Investors appear optimistic UAE emirate can arrange smooth refinancing for state-owned firms
A year-end rally in Dubai-related bonds sends a positive signal for 2012, suggesting more investors are becoming convinced the emirate can arrange smooth refinancing for state-owned firms next year. But there are still major doubts.
Government-related entities in Dubai have bonds worth $3.8bn maturing in 2012. With the real estate market still sagging, the stock market moribund and many banks reluctant to lend because of global financial instability, investors have worried that some of those bonds might be restructured, with changes to repayment terms that disadvantage creditors.
Such speculation prompted HH Sheikh Ahmed bin Saeed Al Maktoum, chairman of the Dubai Supreme Fiscal Committee, to declare on Dec 7 that restructuring was not on the cards, though he said the government might look into refinancing part of the debts, presumably through issuing new bonds or loans.
"There is no truth to reports being circulated about an intention to 'restructure' certain debts owed by the Dubai government companies in 2012," Sheikh Ahmed said.
The ensuing slide in bond yields for all three of the companies with debt maturing next year shows the Dubai government still commands a substantial amount of trust in the market, partly because a critical mass of investors is convinced that Abu Dhabi will provide further financial support if that proves necessary.
"We have seen some positives...Names such as JAFZA have seen buyers. That goes for all Dubai HY [high yield] recently," said a Dubai-based fixed income trader.
Dubai credits have outperformed many high-grade bonds in the UAE as the year draws to a close. The yield on Jebel Ali Free Zone's (JAFZA) AED7.5bn ($2bn) sukuk maturing in November has dropped from 13.50 percent on Dec 6 to 12.19 percent. Standard & Poor's has identified the JAFZA issue as among the Dubai obligations in 2012 with the greatest chance of encountering repayment issues.
JAFZA's chairman said this month that the company was confident it could refinance the sukuk without government aid and was already in talks with bondholders about that. He did not rule out asset sales to raise funds.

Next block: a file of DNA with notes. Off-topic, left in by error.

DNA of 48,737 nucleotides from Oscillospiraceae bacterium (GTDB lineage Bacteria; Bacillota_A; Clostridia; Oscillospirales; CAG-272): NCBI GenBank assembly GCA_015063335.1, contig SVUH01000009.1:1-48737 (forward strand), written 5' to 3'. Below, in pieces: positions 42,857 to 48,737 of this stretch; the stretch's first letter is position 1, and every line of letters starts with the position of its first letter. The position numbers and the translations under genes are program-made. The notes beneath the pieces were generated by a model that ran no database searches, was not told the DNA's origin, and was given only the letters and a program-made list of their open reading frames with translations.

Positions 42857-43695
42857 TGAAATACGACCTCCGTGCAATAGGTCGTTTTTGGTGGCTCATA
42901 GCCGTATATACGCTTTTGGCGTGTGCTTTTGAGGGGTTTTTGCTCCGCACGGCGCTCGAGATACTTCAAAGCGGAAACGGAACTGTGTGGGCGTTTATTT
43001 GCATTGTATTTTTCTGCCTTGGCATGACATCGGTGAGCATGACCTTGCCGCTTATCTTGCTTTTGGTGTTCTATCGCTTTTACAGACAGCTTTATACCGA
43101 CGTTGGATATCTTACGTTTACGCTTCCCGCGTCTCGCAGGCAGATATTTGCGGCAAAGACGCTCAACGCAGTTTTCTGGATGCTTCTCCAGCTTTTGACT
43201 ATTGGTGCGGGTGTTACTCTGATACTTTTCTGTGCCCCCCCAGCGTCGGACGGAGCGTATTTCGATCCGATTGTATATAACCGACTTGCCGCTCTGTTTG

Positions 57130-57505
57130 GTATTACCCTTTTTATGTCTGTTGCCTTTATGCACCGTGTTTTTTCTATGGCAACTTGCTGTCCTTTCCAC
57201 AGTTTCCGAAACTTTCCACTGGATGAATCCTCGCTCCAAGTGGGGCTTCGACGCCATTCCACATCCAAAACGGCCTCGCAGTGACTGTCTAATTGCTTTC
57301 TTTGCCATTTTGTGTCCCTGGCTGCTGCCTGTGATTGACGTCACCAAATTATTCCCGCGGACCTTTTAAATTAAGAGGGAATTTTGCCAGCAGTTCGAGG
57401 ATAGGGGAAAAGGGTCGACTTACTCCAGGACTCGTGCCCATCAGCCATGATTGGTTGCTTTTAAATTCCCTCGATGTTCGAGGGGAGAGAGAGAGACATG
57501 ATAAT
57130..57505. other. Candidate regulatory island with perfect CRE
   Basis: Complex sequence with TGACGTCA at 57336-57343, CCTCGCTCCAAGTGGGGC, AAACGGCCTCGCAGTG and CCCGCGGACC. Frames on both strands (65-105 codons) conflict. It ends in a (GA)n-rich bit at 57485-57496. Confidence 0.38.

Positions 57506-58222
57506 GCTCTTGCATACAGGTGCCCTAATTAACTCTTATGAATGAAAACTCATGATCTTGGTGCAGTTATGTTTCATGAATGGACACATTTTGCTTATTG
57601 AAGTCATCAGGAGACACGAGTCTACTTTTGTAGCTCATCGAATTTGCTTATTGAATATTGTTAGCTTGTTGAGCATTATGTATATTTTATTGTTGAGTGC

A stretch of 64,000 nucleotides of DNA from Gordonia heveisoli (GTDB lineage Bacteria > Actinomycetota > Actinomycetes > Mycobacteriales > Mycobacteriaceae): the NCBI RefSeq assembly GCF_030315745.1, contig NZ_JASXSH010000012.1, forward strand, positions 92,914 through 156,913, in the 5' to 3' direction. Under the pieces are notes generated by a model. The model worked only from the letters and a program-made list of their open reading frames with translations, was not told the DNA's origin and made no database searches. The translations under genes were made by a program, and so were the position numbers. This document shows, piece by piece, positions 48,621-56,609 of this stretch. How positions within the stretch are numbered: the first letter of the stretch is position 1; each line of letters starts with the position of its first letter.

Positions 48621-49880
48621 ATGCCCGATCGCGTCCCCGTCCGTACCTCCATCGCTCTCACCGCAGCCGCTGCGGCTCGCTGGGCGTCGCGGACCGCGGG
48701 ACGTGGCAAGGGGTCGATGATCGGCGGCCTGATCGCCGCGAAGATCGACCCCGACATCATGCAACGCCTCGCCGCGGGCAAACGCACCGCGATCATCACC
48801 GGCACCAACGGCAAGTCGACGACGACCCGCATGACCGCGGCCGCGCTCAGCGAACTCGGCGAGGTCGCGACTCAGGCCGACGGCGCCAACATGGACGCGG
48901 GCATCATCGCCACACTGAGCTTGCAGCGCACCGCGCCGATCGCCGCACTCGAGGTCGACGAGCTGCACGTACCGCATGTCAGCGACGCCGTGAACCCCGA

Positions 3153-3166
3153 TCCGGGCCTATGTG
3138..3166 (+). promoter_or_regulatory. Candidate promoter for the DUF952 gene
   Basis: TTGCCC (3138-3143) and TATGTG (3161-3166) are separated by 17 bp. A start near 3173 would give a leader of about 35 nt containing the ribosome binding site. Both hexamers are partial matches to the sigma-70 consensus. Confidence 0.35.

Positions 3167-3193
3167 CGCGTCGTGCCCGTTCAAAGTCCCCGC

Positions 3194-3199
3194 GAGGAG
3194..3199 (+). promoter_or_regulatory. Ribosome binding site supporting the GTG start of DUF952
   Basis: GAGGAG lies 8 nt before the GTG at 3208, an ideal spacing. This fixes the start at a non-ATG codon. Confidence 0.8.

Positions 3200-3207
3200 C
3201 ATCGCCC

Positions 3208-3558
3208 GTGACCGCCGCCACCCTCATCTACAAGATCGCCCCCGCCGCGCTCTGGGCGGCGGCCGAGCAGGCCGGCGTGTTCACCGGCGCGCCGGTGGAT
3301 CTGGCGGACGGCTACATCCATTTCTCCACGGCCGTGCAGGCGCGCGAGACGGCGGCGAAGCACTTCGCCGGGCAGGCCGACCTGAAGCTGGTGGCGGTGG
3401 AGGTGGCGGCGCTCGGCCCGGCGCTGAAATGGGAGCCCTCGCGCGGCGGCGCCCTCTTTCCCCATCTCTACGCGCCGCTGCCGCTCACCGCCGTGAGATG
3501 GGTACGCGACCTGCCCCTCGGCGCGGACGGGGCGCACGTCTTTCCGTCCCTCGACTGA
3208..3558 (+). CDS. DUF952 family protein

DIFC Investments' 0.713 percent, $1.25bn sukuk comes due in June. Its yield has dropped from 19.32 percent on Dec. 6 to 16.57 percent.
The third Dubai company with debt maturing next year, Dubai Holding Commercial Operations Group, a unit of the conglomerate owned by the ruler, has said it will repay in full and on time its 0.804 percent, $500m bond maturing in February. The yield on that is at 16.22 percent, down from 18.07 percent on Dec. 6.
The Dubai sovereign has also benefitted; the yield on the$750m, 7.75 percent 2020 bond has dropped about 35 basis points.
By contrast, the yield on a top Abu Dhabi credit, Abu Dhabi National Energy Co's (TAQA) 5.62 percent, October 2012 bond, has risen to 2.23 percent from around 2.10 percent since Dec 6.
The origins of the Dubai rally are more complex than simple optimism about refinancings, however. Thin trading turnover at the year-end may to some extent have distorted prices.
"We saw better buyers on thin liquidity, which has driven prices up more than usual," the Dubai trader said.
A sudden halt in new bond supply, after TAQA's $1.5bn issue in early December, may also have boosted prices. Several UAE companies including some from Dubai were originally looking to issue after TAQA but did not proceed as the year-end issuance window closed.
In addition, Dubai bonds' trading levels are in some cases less impressive than they might seem. DIFC Investments' bond yield was at 14.52 percent at the start of December before a burst of speculation about a possible restructuring pushed it up sharply. The bond has still not recouped all the losses caused by that speculation.
In price terms, DIFCI is trading at 93.20 bid and JAFZA at 93.75 bid - levels that still suggest considerable concern about the terms on which the bonds may be retired.
One source of concern is the fact that some Dubai companies are still struggling to negotiate terms for restructuring their syndicated loans. As long as these deals have not been done, the market may worry about Dubai's ability to repay bonds in full and on time.
One restructuring effort which is struggling is that of Dubai Group. When it announced it needed to renegotiate its debts last year, the company said it would continue to service them. But Dubai Group has not paid interest on $10bn of debt for over a year, sources involved in the restructuring said in November. Dubai Group expects to provide further details of its efforts in coming months, a spokeswoman said.
Drydocks World, a unit of Dubai World, expects to complete its long-delayed debt restructuring by the end of March 2012, its chairman said this week.
David Staples, managing director for EMEA corporate finance at Moody's Investors Service, said the government of Dubai was willing to support its related entities financially but might not have the capacity to do so.
For these reasons, Dubai bonds' discounts to par may not close completely until the companies or the government indicate much more clearly how they intend to avoid restructurings.
"The government's announcements were positive for sentiment but as always, the market wants details," another trader said.